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August 09, 2007 - Image 28

Resource type:
Text
Publication:
The Detroit Jewish News, 2007-08-09

Disclaimer: Computer generated plain text may have errors. Read more about this.

Jay Feldman

Michigan's
economy is
changing,
but two car
dealers see silver
linings in the
dark clouds.

Alan Hitsky
Associate Editor

W

hen Jerry Glassman opened his Oldsmobile dealership on
Telegraph Road in Southfield in 1969, American consumers
basically had three choices: Chrysler, Ford and General Motors.
Today, the same dealership is called Glassman Auto Group, is run by son
George, 53, and sells cars by Hyundai, Kia, Saab and Subaru.
And that, in a nutshell, is what has shaped Detroit and Michigan's economy
over the last 40 years.
The changes have been a detriment to the Big Three automobile manufac-
turers, George Glassman said, and the situation is not going to change back to
the way it was.
"People are shopping with their pocketbook now and they expect the qual-
ity to be there. More and more,' he said, "it's becoming a matter of value" for
the buying public. And brand loyalty has become a relic of the former era.
"When I was 16 or 17',' Glassman said, "everyone wanted a Cutlass
Supreme. There were limited choices, but that car stood out" General Motors
then made the mistake of broadening the Oldsmobile Cutlass brand, with the
Supreme, the Salon and the Cierra."Everything was a Cutlass',' he said.
Over the last 25 years, GM repeated the mistake in a different way across
its car lines. There were only slight changes between its Chevrolet, Pontiac,
Oldsmobile and Buick models. As the public rebelled and the quality of for-
eign imports improved, GM and the rest of the Big Three began losing market
share. One of the results: General Motors stopped producing Oldsmobiles in
2004. The brand was founded by Ransom E. Olds 107 years earlier.
So Glassman Oldsmobile lost its American base ... or did it?
The Southfield dealership sells Japanese and Korean products and the
Swedish-based Saab ... which is owned by General Motors.
There are a lot of people who still feel the need to drive domestic-made
cars. But it is getting harder to tell what "domestic" means. The Toyota Camry
and Honda Accord have very high domestic content. A number of cars
made by the Big Three are assembled in Canada with lots of Mexican and
other overseas-made parts. Further complicating the issue was the Daimler-
Chrysler merger and now the pending sale of Chrysler to a U.S. private-equity
group.

Another View

Jay Feldman is another second-generation auto dealer. His dad, Marty, is
a partner with him in Jay Chevrolet in Highland and in the new Liberty
Chevrolet dealership in New Hudson. Jay's sister. Marla, is a partner in Marty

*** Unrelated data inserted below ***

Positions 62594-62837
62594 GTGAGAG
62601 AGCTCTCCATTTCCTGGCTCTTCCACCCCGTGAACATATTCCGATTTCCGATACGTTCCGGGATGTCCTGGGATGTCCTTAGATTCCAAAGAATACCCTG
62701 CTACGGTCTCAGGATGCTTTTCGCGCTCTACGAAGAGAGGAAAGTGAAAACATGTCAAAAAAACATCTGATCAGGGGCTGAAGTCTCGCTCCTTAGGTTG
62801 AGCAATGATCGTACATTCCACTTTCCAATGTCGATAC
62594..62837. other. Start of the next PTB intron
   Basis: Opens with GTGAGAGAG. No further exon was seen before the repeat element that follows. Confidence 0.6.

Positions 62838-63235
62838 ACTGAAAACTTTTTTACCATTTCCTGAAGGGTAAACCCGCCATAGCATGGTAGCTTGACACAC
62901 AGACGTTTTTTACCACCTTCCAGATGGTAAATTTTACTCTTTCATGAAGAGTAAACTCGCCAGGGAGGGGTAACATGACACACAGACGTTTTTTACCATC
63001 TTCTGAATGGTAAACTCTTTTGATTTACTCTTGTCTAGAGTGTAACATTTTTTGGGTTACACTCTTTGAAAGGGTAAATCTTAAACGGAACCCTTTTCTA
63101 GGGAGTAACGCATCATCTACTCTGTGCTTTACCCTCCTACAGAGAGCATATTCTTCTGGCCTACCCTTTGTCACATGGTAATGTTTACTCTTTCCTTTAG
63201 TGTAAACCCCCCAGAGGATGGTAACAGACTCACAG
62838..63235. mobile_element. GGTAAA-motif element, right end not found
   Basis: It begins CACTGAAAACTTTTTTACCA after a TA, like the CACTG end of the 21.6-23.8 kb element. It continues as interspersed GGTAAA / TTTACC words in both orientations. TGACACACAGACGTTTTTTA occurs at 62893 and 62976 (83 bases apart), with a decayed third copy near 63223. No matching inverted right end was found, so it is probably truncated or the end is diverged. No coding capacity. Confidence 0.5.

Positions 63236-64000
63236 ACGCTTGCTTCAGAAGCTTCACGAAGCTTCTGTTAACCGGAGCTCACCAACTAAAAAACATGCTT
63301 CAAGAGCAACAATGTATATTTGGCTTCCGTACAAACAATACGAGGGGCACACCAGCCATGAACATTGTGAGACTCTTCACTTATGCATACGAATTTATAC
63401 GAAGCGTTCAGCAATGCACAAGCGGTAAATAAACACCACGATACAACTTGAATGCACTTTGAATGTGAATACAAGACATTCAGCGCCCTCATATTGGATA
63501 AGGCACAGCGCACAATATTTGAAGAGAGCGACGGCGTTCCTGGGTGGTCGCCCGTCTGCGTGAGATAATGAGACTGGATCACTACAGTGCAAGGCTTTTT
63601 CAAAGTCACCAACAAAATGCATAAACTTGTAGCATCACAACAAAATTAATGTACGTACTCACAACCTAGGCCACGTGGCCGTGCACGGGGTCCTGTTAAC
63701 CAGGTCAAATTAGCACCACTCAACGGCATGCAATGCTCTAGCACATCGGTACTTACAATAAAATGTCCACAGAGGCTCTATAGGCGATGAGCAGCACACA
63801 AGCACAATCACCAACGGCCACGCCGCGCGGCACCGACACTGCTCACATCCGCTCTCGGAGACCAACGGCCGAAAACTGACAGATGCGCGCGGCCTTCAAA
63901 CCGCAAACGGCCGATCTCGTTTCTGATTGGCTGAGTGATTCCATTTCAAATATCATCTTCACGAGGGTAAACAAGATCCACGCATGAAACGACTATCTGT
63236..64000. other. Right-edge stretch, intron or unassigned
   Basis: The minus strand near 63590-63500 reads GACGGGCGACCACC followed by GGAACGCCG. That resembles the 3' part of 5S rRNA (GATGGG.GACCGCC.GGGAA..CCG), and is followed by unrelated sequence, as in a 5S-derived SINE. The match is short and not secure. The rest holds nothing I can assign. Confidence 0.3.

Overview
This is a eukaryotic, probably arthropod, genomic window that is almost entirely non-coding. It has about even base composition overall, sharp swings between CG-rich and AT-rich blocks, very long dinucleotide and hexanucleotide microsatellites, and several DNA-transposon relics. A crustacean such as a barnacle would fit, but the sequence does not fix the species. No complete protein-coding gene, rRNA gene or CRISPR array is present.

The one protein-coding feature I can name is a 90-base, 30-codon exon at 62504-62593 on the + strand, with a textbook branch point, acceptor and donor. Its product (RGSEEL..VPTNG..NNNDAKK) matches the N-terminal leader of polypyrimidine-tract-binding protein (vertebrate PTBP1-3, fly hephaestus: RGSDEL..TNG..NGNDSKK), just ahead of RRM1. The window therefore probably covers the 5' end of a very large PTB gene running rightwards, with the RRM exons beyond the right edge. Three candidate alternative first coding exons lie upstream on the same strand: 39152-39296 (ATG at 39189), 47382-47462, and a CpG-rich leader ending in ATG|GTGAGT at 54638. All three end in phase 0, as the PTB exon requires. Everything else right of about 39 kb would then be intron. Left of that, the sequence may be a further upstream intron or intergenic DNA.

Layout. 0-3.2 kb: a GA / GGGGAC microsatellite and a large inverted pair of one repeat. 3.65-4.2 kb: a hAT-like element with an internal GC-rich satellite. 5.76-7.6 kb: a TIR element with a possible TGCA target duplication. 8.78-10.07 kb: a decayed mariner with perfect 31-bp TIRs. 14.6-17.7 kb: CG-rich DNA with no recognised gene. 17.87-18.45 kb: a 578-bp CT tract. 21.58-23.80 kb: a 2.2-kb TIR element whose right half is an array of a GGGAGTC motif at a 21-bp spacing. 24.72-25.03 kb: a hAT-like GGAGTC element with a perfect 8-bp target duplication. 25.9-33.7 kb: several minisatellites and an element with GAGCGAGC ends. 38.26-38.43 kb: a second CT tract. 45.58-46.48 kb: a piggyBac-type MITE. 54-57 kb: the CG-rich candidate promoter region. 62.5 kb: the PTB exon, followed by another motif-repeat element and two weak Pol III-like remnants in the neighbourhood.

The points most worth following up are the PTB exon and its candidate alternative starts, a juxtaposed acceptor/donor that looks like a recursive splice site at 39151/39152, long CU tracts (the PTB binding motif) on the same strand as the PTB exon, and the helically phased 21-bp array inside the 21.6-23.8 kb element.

Feldman Chevrolet in Novi.
While the family has had a happy marriage with the Chevrolet brand,
Jay may diversify in the future. He bought his Liberty Chevrolet site in 2002
— 12.5 acres southeast of 1-96 and Milford Road, adjacent to the new Lyon

28

August 9 • 2007

George Glassman

Towne Center shopping strip. It opened in 2005. He also owns an 11-acre site
awaiting development north of 1-96.
"Dealers don't acquire more stores and franchises because they have to',' Jay
Feldman said. "They do it because they want to ... The strong dealers will sell
cars and services and the weak will go away."
Feldman, who is 36, started washing cars at his father's dealership when he
was age 10, started selling cars at age 15, managing at 19, was a general man-
ager at 21 and a Chevy dealer at age 25. The opportunity to become a dealer
came through "having good relationships with General Motors," he said, "and
having people think well of you."
Feldman doesn't let bad economic news bother him. "If you read the
newspaper, it's all gloom and doom',' he said. His response is to out-work the
competition. And he sees a rosy future for selling cars in Metro Detroit, citing
the following:
•"In Southeast Michigan, there is $1 billion in retail construction going
on:'
•"The Michigan economy was great for 15 years. It was bound to have a
hiccup."
•"In Southeast Michigan, 70 percent of new car sales are leases. Every two
to three years, people will need a new car:'
• General Motors has a great product and General Motors has great new
products coming out:'
• General Motors hasn't produced a bad car in years.
To back up the last statement, Feldman distributes to prospective custom-
ers a J.D. Power and Associates report showing GM plants leading the indus-
try from 2002 to 2005 in producing cars with the fewest initial problems.
"I love the car business',' said Feldman, "and my thinking about its future
hasn't changed."

The Future

George Glassman works with his father, Jerry, "every single day. He's a val-
ued consultant and mentor:' George started at the dealership "as a kid',' but
has been active at the dealership since 1980, following graduation from the
University of Michigan and the University of Detroit Law School.
Glassman, 53, is also bullish about the future. He just believes that the Big
Three model is gone.
"The people who feel the need to drive domestic cars are the same ones
who buy foreign for their wives and families," he said.
It for that reason that GM is "doing everything in its power" to expand glob-
ally and Ford two weeks ago reported profits in all its overseas divisions, but a
loss in North America.
The biggest change, Glassman believes, is that all the manufacturers are
making deep cuts to be profitable and the cuts are hurting Michigan's middle

Auto Motive on page 34

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